Complete mechanical impedance increases the turgor of cells in the apex of pea roots
In this paper we describe an experimental approach which allows turgor (p) in an impeded root to be measured without the need to remove the root from the impeding environment. The maximum axial growth pressure (σmax) generated by completely impeded pea (Pisum sativum L.) roots was measured using a novel apparatus incorporating a force transducer. The apparatus was designed so that it was possible to gain access to the impeded root with the microcapillary of a pressure probe and so obtain in situ measurements of P. Turgor in cells in the apical region of impeded roots was 0.78 MPa, compared with 0.55 MPa in unimpeded roots. In impeded roots, σmax was 0.52 MPa, showing that the pressure component resulting from cell wall tension (W, where W=P–σ) decreased from 0.55 to 0.26 MPa as the roots became impeded. When impeded roots were removed from the apparatus, there was no decrease in P over the following 90 min. Impedance did not cause P to change in the non-elongating part of the roots further from the apex.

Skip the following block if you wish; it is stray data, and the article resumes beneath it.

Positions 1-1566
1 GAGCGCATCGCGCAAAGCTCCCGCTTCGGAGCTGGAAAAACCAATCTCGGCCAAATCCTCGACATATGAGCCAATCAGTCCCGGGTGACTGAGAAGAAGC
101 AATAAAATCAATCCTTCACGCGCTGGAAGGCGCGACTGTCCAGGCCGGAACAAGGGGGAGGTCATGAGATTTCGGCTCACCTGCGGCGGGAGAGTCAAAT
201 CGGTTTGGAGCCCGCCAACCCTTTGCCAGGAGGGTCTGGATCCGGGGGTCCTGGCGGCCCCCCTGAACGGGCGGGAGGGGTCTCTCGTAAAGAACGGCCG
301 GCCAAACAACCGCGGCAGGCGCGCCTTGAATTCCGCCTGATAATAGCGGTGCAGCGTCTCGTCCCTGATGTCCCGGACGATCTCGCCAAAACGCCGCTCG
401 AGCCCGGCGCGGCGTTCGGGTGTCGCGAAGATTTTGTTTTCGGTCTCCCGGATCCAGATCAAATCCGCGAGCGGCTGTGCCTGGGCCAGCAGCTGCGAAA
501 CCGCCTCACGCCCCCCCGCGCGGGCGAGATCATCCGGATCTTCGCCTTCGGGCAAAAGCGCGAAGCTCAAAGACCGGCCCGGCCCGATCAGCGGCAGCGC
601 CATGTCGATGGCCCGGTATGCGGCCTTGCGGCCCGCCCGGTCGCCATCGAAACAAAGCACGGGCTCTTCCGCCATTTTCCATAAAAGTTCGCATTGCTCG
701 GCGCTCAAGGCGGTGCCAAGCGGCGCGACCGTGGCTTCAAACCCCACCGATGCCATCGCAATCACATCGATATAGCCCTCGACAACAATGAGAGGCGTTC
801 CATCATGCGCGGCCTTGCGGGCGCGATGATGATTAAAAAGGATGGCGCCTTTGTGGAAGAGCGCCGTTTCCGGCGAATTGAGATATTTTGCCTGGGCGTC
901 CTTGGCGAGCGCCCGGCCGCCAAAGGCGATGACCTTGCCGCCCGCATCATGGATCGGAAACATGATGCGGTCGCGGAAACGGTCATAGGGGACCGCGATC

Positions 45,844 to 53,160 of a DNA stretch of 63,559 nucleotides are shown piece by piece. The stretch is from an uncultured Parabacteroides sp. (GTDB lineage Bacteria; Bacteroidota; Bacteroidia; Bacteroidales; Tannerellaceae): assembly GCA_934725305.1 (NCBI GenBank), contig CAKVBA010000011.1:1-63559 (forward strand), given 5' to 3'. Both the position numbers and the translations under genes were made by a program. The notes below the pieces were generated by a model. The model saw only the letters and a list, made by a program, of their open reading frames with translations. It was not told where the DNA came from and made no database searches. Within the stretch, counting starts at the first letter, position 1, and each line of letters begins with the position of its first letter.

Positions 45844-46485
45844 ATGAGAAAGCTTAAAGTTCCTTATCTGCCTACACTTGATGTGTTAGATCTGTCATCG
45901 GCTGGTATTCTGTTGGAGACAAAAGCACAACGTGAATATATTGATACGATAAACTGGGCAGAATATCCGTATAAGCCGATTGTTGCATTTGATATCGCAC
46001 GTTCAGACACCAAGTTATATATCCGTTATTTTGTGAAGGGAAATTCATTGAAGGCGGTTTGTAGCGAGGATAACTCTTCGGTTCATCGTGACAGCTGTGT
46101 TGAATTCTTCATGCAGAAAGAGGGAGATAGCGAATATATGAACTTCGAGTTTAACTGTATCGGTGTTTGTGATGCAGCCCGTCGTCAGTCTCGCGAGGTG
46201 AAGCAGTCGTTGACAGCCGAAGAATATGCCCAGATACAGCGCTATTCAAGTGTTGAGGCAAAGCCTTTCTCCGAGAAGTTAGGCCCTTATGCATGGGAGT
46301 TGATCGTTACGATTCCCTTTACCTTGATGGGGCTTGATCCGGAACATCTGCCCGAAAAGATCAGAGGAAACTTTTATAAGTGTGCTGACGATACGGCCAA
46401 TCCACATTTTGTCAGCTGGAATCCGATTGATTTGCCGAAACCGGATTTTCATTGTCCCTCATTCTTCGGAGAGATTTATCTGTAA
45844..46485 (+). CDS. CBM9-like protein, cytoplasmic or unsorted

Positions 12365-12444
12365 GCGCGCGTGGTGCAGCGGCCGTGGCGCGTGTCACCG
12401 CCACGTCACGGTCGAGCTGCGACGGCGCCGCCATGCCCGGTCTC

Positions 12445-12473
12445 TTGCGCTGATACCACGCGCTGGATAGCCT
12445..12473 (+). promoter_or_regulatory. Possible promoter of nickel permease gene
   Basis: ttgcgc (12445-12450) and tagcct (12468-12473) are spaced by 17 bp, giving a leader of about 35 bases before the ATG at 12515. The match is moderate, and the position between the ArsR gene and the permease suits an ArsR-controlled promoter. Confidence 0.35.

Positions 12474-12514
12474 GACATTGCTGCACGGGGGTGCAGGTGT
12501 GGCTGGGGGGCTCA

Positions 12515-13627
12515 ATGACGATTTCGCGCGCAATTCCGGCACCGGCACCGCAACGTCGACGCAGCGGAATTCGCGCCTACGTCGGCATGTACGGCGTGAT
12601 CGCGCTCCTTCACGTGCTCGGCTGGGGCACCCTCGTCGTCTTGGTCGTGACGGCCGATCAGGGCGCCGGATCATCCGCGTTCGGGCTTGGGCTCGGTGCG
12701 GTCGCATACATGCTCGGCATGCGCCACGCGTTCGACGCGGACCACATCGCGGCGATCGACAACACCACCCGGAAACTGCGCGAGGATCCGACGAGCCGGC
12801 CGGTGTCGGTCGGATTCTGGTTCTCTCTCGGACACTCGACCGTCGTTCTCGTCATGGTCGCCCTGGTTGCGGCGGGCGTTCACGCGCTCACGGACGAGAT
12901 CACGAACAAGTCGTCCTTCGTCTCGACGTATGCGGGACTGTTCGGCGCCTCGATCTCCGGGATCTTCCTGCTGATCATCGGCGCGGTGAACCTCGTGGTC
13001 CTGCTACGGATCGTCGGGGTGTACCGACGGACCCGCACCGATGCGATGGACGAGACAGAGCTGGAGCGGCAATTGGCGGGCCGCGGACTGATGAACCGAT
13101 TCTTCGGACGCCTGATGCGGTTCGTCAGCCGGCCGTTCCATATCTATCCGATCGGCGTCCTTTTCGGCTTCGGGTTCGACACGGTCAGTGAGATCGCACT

Clark, L.J.; Whalley, W.R.; Dexter, A.R.; Barraclough, P.B.; Leigh, R.A. Complete mechanical impedance increases the turgor of cells in the apex of pea roots. Plant, Cell and Environment (1996) 19 (9) 1099-1102. [DOI: 10.1111/j.1365-3040.1996.tb00217.x]